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Creativity, talent unite these brothers for BW launch of new musical

The creative talent of Gideon '25 and Hank '26 Temple will be showcased in the premiere of "Star Machine," a musical comedy about an aspiring singer who lands on an American Idol-like TV show.

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(l-r) Gideon and Hank at a promo shot in Pittsburgh

The April 25-26 staged concert is a musical extravaganza 18 months in the making. Featuring 30 BW Conservatory student-artists, the event promises to be an exciting opportunity for the talented brothers from Pittsburgh, Pennsylvania. But it is not the first professional venture for the energetic duo whose relationship spans best friends, musical collaborators and indie band performers.

"We couldn't be more excited about our project with students and faculty across the BW Conservatory of Performing Arts," said Gideon, who aspires to be a music theater director. "The end production will be a staged concert format of 'Star Machine' in its entirety, with a full band. We'll be creating a live-shot video during that performance that will be included in a package that we will share with theater producers and also with film producers for adaptation."

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(l-r) Gideon, John, Hollee and Hank Temple

Hank noted that "Star Machine" captures the emotional, never-ending roller coaster that is life in the entertainment industry. "It is inspired, in part, by the experience of our parents, who are authors and screenwriters who have been working to get their art on screen for more than a decade."

"Some projects have taken off, while others have lingered in development for years," he said. "They actually coined one of the show's key messages: greenlight yourself! It means you don't need to wait for someone else's backing or approval to create art. And that's what we've done with the show here at BW. We decided to do it, and we made it happen."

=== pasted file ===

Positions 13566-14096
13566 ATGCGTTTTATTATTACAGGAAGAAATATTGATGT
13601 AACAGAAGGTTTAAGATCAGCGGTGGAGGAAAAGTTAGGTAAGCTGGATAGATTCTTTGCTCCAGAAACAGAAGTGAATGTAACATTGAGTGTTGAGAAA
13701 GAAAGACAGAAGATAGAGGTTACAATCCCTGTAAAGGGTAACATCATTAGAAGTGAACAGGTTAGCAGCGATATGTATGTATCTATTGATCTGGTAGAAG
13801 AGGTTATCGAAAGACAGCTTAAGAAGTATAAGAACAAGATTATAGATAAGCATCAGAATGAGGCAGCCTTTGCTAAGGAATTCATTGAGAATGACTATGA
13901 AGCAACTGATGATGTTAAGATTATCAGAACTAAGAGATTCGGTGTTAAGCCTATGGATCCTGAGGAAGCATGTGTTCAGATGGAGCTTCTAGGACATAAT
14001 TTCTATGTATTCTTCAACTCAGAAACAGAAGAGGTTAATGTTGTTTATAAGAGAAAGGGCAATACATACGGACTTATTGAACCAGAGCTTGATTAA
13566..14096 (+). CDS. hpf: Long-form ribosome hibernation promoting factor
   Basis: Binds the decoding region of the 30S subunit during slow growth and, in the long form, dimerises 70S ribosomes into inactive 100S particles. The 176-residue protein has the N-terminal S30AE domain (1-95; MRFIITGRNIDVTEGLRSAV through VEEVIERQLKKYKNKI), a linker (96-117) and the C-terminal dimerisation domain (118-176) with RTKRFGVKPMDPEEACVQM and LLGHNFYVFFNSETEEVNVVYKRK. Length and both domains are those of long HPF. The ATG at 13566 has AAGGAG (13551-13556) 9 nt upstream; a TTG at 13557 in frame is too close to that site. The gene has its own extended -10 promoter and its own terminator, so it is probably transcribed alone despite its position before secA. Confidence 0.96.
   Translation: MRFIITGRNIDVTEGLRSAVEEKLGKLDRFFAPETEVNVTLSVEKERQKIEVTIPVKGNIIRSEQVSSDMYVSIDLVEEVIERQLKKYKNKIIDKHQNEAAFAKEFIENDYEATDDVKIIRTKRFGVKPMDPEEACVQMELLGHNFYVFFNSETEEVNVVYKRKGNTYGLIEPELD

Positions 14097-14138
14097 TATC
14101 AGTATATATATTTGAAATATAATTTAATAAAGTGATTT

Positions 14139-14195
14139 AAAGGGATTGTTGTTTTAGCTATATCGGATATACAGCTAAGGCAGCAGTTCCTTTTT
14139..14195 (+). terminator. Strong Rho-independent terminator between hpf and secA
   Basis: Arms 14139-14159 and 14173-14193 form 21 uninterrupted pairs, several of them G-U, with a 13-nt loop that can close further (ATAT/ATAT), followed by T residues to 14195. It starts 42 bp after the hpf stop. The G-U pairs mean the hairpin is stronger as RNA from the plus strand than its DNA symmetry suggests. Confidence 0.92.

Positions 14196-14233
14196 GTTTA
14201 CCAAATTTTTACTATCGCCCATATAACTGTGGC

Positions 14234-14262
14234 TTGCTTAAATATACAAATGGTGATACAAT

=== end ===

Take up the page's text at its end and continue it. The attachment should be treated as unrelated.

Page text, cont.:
"Gideon has music directed 'Star Machine' from the start, and I have served as director for multiple workshops," remarked Hank, who is pursuing music composition. "The opportunity to workshop our musical at BW with an in-house production company of Conservatory students and supportive faculty has been a dream come true. Our hope is that the spring staged concert will be just the start for the show."

All in the family fame

According to the "Star Machine" website, the project is a family collaboration that includes the two brothers and their parents, John and Hollee Temple. Gideon and Hank wrote the music and lyrics, and all four family members contributed to the storyline.

Seasoned professionals in the entertainment industry, the parents are represented by The Gotham Group. John is an author of four nonfiction books, journalist, screenwriting professor and a staff writer on "Waco: The Aftermath" (Showtime). His professional credits include the Washington Post, Daily Beast, HuffPo and major national news outlets. Hollee is a producer, lawyer, nonfiction author and Broadway enthusiast who made her professional debut alongside Billy Porter in a 1991 production of "Dreamgirls."

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Temple Brothers and Jack Lutz '25 perform at The Winchester Music Tavern in Lakewood, Ohio.

"While we have assisted our parents with various projects in the past, this is our first musical as a family writing team and our first project as equal collaborators," said Gideon. "We want to be involved in the entertainment industry as creators, composers and directors, for both film and stage."

The brothers have an impressive record of success. Their first musical comedy, "You're the Worst," debuted at Pittsburgh Musical Theater in 2021. They also have placed in multiple Pittsburgh "48-Hour Film Projects," where they also received kudos for Best Original Song. Their shorts have screened at festivals in Pittsburgh and Cleveland. In addition, they are indie musicians. Their debut EP, "Kinda Sorta," is available on Apple Music and Spotify.

Looking to BW to hone their skills

"BW is the perfect playground for our artistic goals — as a writing team and brothers. We have received an enthusiastic response to our work by everyone involved. Dean Susan Van Vorst has been a cheerleader and helped us secure a spot performing on April 12 as part of the Bach Festival," emphasized Gideon.

"Professors Clint Needham and Rob Kovacs have worked with us on revising our music and orchestrations, song by song. Voice faculty members Joanne Uniatowski, Marc Weagraff, and Sandy Simon have sat in on rehearsals and offered feedback. And for the past two years, Vicky Bussert has taken us to the NAMT music theater festival in New York City, where we hope our own shows will be featured in the future. We couldn't have gotten this far without the support of so many BW friends and teachers," believes Gideon. 

Photos courtesy of the Temple Brothers

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